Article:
Willa Cather, born in Virginia in the 1873, is an author and a poet best known for her works depicting frontier life on the Great Plains, O Pioneers! (1913) and My Ántonia (1918) being two of her most recognized novels. One of Cather’s lesser esteemed but no less admired novels is The Professor’s House (1925).
The Professor’s House is a slice of life narrative about a middle aged professor, Godfrey St. Peter, who finds himself, at what should be the pinnacle of his life, despondent and disillusioned. Continue reading
Last week, in “Making a Living as a Writer”, I told you about a little known steady paying occupation for writers, called technical writing. This week I’ll share some insights on technical writing as a career choice.
What exactly is a technical writer and what do they do?
I have to admit that I find people’s reactions amusing when I tell them that I am a technical writer. “Aaaaaaaaaah,” they say as they shake their heads with a quizzical look on their face. Or “Technical…….writer,” as in, I comprehend the writer part but what is this word technical in front of it. Before I became one, I had never heard of a technical writer myself, so I certainly appreciate the polite stammering and befuddled expressions.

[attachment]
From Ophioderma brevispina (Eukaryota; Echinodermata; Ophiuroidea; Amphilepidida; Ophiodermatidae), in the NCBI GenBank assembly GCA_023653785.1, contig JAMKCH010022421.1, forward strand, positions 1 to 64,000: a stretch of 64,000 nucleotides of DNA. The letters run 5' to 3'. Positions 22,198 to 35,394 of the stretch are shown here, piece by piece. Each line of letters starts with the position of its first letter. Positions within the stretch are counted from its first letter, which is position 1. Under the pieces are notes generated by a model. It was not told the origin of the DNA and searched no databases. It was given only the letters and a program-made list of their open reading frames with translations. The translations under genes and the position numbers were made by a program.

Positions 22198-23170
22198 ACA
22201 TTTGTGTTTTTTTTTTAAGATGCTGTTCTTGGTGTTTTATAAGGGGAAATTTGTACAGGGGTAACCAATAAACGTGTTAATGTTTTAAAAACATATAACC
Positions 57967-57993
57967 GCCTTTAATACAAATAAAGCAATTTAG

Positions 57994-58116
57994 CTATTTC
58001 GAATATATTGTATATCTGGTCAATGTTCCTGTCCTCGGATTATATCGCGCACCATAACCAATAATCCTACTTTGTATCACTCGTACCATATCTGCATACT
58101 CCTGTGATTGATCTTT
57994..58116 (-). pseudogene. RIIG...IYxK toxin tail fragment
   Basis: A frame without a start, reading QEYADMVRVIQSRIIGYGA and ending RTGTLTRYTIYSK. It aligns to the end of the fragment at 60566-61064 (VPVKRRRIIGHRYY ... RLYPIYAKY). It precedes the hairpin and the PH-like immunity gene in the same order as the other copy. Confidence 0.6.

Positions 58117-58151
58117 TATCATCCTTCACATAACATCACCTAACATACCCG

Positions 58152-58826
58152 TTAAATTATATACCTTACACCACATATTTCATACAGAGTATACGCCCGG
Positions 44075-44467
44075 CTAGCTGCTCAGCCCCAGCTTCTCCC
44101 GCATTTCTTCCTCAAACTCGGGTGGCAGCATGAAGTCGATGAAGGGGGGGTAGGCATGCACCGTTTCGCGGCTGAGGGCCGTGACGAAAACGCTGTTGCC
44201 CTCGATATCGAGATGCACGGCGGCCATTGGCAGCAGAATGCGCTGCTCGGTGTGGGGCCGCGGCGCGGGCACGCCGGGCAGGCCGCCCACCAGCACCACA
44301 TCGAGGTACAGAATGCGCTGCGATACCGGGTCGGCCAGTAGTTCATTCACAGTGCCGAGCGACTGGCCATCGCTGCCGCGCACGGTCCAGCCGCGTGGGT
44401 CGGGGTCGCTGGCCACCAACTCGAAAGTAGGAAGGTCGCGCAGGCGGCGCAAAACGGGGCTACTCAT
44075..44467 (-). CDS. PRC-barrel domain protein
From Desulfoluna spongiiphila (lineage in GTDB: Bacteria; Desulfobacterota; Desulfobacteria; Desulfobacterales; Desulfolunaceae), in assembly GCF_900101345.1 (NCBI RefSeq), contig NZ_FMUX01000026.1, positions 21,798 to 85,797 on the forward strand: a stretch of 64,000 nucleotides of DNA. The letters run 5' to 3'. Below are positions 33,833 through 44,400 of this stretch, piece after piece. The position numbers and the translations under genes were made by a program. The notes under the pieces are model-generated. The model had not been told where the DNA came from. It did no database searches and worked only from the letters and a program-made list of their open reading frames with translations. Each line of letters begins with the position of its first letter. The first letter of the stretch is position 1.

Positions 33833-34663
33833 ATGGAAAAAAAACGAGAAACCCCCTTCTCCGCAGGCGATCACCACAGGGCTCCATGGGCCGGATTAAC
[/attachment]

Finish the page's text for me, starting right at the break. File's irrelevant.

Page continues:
Very simply defined: a technical writer is someone who takes complex ideas, processes, and concepts and makes them understandable and accessible to an audience [you can find a more comprehensive definition at the Society for Technical Communication (STC)].
Numerous industries employ the services of technical writers; finance, computer, medical, insurance, manufacturing, scientific. They write everything from FAQs, to procedural instructions, to training materials, to white papers. Some technical writers also write grants and website content. All industries need documentation of some kind. Continue reading
I don’t know about you but I’ve lost count of all of the writing how-to books, inspirational online classes, and writing retreats, virtual and real, that I have attended. From each experience I did glean some very useful information. One thing, however, that always just gnaws at my sensibility is the admonition ‘You can’t write for the money, you have to write for the love of the craft’ and ‘don’t expect to become wealthy from your writing’ all from people who are actually making money and some becoming wealthy from their writing.
I get the sentiment, though. As with any job or career, the chances of becoming wealthy are not that great. But what about those of us who need to earn a living. Had I taken that advise 20+ years ago, I would not have been able to support myself with my writing skills. No, I am not anywhere near wealthy but I make a decent living. Continue reading